Sea of Troubles is now being revived by Yorke Dance Project as part of their new programme Inspirit (also featuring works by Robert Cohan, Yolande Yorke-Edgell and Charlotte Edmonds), which will be previewed at the Clore Studio at the Royal Opera House on 11th March, and will tour in autumn 2016. MacMillan’s barefoot work, which the choreographer intended as a fusion of ballet and contemporary dance, has been taught from the original Benesh notation taken at the time of creation by notator Jane Elliott. I have been drawing on my embodied memory to inform and rehearse an exciting cast who are developing powerful new interpretations.  Wonderful to see this dramatic work, its fractured narrative full of insight and memorable imagery, coming alive once again. Here are some photos taken of the rehearsal process by Yolande Yorke-Edgell.

Looking at the original Dance Advance programme...

Looking at the original Dance Advance programme…

You can find out more about Sea of Troubles and MacMillan’s work here

And about Yorke Dance Project’s programme and activities here.

Dance Advance archival material can be accessed through the National Resource Centre for Dance at University of Surrey.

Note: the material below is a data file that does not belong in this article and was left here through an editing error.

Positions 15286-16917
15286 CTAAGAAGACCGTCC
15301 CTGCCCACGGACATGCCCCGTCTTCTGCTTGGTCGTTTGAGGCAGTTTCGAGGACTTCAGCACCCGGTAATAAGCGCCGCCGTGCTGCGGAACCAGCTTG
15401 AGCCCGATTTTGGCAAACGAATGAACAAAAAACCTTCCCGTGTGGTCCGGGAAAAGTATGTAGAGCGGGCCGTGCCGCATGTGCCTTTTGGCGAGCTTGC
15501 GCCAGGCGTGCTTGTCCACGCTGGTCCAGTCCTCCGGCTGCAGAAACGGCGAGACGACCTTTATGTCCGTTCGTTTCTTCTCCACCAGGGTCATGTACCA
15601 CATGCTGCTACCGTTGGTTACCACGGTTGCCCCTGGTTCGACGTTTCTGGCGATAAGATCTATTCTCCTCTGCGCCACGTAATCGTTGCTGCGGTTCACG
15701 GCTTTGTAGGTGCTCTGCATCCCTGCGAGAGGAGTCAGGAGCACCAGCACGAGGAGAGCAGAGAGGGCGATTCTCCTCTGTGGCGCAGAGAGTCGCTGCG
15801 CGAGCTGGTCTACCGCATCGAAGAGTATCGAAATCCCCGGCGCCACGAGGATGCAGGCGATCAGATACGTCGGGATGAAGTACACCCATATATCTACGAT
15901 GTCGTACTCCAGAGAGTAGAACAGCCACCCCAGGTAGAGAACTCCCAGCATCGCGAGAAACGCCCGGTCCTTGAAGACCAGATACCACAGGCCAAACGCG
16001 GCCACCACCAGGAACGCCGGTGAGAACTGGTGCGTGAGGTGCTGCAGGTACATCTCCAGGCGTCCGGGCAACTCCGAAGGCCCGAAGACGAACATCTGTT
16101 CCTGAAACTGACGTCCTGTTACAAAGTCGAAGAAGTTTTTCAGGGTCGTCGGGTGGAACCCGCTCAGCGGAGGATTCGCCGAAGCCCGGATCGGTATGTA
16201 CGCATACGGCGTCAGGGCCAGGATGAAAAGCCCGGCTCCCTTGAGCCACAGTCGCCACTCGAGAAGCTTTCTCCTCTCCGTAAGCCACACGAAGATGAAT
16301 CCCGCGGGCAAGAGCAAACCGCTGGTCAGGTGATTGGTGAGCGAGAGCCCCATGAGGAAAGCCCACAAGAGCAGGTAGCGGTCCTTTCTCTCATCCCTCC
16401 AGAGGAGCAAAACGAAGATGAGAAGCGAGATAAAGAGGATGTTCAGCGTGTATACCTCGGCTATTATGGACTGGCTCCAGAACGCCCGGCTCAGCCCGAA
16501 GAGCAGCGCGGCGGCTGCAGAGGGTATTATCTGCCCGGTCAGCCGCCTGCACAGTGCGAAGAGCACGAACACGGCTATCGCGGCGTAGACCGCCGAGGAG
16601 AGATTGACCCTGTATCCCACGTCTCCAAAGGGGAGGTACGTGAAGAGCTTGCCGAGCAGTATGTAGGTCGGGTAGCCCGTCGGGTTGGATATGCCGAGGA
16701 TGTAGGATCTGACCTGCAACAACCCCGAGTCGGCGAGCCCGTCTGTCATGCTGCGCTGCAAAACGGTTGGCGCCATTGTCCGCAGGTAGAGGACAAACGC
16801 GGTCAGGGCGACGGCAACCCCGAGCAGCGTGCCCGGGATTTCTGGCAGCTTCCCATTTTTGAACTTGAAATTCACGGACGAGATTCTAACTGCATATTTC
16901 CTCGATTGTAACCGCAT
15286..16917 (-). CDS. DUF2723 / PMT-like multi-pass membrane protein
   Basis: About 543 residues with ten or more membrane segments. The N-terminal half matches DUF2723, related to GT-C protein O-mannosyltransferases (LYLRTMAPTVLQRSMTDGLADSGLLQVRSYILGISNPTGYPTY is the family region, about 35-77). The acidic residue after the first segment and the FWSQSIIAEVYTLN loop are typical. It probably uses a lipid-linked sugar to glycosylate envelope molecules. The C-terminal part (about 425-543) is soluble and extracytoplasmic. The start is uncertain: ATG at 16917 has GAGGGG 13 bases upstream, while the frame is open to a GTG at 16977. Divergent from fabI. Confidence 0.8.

Coaching Amy Thake

Coaching Amy Thake

A year of dancing, teaching, study and music…

On a quiet day in January at the Ivy Arts Centre in University of Surrey Jennifer Jackson, Nicholas Minns and I danced for Sonia York-Pryce as part of her research into ageism and the mature dancer, improvising on her material. This enjoyable experience resulted in short individual interpretations, which along with those of other dancers in UK and Australia Sonia edited into an atmospheric compilation, Interprète/Inappropriate Behaviour. Shown to acclaim as an installation at the Whitebox Gallery of Queensland College of Art at Griffith University in August it subsequently won the Gold Medal in the first ever Joie de Vivre Dance Film Competition here in the UK. You can read more about this and find links to the films here